A study that analyzed data harvested from the region of Ghana outlined the following associations, regarding stillbirths in the developing world [5] [6]:

  • Age of the mother greater than 35 years old
  • Previous stillbirth
  • Primi- or multiparity
  • Lack of maternal and fetal care during gestation
  • Hemorrhage of the mother or fetus
  • Traumatization of the fetus/asphyxiation
  • Congenital abnormalities
  • Maternal medical conditions

It is known that half of the fetal death occur during the labor, and half prior to its onset. Even though stillbirths are common, particularly in the developing world, in many cases, autopsical studies cannot detect the cause of death [7] [8].

Epidemiology

On an international level, it is estimated that every year, approximately 3,000,000 stillbirths occur [9] [10]. Amongst these stillbirths, a staggering 98% of the cases concern Asia, Africa and generally mothers living in underprivileged regions of the world. It has also been observed that half of the stillbirths in these regions occur in rural settings and prior to the onset of labor.

It is believed that one of the primary factors leading to a stillbirth is the lack of a professional to aid during the labor.

Sex distribution
Age distribution

Pathophysiology

Stillbirth is an occurrence exhibiting various etiological and pathophysiological pathways.

Maternal infection plays an important role in giving birth to a baby with no signs of life via various mechanisms [11] [12] [13] [14] [15] [16]:

  • The fetus may die due to complications of the infections affecting firstly the mother, such as respiratory failure or hyperpyrexia.
  • The fetus may die due to an infected placenta that fails to provide adequate perfusion to the fetal body, although the latter has not contracted any microorganism.
  • The fetus may also be infected and die due to the infection or due to a developmental abnormality induced by the infection.

Prolonged labor is also a common cause of stillbirth in the developing world [17]: fetuses may die due to lack of oxygenation, infection or a traumatization; all three phenomena are common sequelae of a labor that lasts for a long period of time. Preeclampsia and eclampsia can also lead to a child being born dead, because the fetus fails to receive adequate nutrition and develop properly or is subject to a decreased amount of oxygenation while in the uterus.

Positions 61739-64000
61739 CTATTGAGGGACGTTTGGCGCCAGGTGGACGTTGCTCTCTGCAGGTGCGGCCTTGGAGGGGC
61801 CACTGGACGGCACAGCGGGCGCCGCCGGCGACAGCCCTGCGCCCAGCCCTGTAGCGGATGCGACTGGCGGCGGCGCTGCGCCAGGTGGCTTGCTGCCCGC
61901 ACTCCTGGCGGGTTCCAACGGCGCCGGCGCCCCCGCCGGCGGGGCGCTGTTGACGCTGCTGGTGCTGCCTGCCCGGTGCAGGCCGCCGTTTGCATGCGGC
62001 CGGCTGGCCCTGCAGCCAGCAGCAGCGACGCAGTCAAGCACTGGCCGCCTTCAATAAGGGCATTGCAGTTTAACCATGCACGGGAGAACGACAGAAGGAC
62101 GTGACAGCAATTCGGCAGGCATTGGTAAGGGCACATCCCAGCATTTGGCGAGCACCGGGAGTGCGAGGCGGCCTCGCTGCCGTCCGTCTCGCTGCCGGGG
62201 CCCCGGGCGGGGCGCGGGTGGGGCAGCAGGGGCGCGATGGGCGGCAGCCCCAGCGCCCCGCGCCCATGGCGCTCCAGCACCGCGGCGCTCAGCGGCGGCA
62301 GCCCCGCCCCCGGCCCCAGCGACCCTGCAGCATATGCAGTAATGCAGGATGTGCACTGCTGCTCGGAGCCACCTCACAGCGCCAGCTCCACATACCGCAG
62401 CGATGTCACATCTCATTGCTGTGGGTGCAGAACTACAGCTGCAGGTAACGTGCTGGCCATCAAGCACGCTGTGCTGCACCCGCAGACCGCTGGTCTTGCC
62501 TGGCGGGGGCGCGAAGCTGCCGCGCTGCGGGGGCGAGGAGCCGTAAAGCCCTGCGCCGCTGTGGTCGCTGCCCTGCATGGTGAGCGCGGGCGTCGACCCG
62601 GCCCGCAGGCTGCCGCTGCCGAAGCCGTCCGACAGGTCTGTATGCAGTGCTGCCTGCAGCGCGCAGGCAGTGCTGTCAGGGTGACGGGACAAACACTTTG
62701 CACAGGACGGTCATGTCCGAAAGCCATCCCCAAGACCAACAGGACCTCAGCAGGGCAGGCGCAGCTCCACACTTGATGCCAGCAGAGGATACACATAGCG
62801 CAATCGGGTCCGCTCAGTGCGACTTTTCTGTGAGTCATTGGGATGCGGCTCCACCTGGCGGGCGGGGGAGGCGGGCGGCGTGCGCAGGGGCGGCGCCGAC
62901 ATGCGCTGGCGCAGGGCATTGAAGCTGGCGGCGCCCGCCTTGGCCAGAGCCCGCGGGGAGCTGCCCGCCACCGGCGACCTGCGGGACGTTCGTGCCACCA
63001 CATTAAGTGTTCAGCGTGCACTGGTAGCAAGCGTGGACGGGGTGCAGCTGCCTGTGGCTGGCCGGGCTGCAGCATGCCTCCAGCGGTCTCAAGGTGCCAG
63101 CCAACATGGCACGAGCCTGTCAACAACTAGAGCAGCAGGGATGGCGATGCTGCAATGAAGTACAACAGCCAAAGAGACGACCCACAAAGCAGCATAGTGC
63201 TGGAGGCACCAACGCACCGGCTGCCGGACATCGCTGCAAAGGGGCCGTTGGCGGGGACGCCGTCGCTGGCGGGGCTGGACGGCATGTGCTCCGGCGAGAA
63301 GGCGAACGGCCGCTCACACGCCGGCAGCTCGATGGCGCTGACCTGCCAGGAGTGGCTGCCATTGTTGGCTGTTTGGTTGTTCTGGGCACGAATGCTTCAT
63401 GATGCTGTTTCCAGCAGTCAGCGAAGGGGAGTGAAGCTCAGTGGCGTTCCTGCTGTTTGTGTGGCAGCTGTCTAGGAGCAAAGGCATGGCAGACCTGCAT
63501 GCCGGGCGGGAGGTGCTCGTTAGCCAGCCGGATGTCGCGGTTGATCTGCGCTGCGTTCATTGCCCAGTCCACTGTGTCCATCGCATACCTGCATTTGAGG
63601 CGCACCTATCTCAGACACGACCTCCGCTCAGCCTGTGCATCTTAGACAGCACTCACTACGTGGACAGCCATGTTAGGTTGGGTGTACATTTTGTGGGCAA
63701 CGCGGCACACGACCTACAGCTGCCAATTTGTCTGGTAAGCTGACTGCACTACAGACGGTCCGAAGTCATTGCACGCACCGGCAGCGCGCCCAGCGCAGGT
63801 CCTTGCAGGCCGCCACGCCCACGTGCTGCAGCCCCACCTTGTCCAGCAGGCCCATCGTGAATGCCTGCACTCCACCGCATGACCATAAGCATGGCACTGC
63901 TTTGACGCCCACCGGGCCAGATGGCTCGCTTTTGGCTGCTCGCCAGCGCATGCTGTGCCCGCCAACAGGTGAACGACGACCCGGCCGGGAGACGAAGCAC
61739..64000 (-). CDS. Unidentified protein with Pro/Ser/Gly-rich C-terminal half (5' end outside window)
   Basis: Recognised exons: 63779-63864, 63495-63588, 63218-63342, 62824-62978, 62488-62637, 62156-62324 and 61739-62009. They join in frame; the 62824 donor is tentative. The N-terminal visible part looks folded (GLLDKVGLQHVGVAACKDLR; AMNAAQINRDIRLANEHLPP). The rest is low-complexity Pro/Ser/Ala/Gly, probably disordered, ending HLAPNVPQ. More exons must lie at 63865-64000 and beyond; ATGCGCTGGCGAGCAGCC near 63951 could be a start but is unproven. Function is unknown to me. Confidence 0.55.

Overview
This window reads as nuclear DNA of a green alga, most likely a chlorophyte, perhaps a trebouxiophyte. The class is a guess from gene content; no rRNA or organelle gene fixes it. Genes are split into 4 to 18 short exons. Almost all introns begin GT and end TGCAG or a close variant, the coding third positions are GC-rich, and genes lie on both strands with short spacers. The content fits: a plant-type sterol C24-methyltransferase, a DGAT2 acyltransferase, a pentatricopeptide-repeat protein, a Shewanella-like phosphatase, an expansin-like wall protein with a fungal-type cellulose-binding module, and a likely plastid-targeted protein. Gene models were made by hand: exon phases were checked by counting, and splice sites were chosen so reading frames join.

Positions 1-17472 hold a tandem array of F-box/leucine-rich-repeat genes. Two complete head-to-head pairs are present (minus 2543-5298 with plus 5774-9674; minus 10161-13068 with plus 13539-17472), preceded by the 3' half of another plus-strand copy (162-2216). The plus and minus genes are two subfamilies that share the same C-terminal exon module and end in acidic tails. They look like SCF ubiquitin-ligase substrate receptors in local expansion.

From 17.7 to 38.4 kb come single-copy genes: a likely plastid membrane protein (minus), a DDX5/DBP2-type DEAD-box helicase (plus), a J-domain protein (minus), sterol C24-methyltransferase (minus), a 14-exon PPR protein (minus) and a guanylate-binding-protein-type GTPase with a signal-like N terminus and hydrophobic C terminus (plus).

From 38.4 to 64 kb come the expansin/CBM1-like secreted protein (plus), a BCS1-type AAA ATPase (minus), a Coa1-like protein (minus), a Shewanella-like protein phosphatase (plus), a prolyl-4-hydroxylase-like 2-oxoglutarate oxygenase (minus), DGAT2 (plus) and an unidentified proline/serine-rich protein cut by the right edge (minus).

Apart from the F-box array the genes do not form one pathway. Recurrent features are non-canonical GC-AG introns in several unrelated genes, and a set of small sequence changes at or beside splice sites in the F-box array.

Prevention

The most beneficial preventive measure that can be adopted by developing countries is providing proper maternal and fetal care and monitoring during pregnancy [26] [27] [28] [29]. It has been proven that the benefits of having professional care during pregnancy outweighs its costs and can definitely prevent many cases of stillbirth. The monitoring of the fetus and mother can help to detect conditions such as hypertension, diabetes, congenital abnormalities and many more others that can jeopardize the life of the child.

Developing countries could also benefit from the meticulous registration and documentation of stillbirths and from performing fetal autopsies, in order to study the causes of fetal intrauterine death.

Summary

Stillbirths primarily happen in the developing world and generally amongst people of a more underprivileged status. Most fetuses die before the beginning of labor and, although the phenomenon is relatively common on an international level, there is scarce literary data concerning it.

The majority of stillbirths have been associated with risk factors including maternal age greater than 35 years old, habits like smoking or exposure to toxic substances, scarce fetal nutrition, preeclampsia or eclampsia, infections contracted by the mother during pregnancy and former occurrences of stillbirth. A woman that has had multiple prior pregnancies or a medical history of a former stillbirth also displays a greater risk of giving birth to a lifeless child.

One of the most important factors that have been linked to a stillbirth, however, is the lack of professional care and monitoring during pregnancy. Proper pregnancy management can both help to diagnose in time conditions that may threaten the life of a fetus and reduce the duration of the labor. It is important to keep in mind that a prolonged labor also contributes to an increased fetal mortality.

In the occasions that a baby is stillborn, the evacuation of the uterus may be automatic or may require pharmacological or surgical treatment in order to take place. An autopsy of the stillborn fetus is the most useful tool in order to discover the etiology of the death and enables the parents and physicians to plan a future pregnancy. Parents that have gone through a stillbirth should consult a grief counselor, as psychological support is of the utmost importance in such occasions.

Patient Information

Stillbirth is defined as the giving birth to a dead child or a pregnancy that ends later than the 28th week of gestation, also with the giving birth to a lifeless child.

It is an occurrence that is more common to the developing world rather than the industrialized west; despite its increased frequency in some parts of the globe, it remains under-documented and scarcely studied. it is generally believed that certain risk factors contribute to a baby being born dead. these risk factors include:

Another important factor that greatly contributes to the loss of a child's life while still in the uterus is the lack of care during pregnancy. A professional can help to identify conditions that may put the child's life at risk and treat them, therefore preventing a stillbirth. After a mother gives birth to a baby that is born without signs of life, it is important to detect the causes of death, in order to prevent the same circumstances from arising in a future pregnancy. furthermore, the parents will definitely benefit from grief counseling, as the sessions can help them to recover from the devastating effect and regain emotional strength.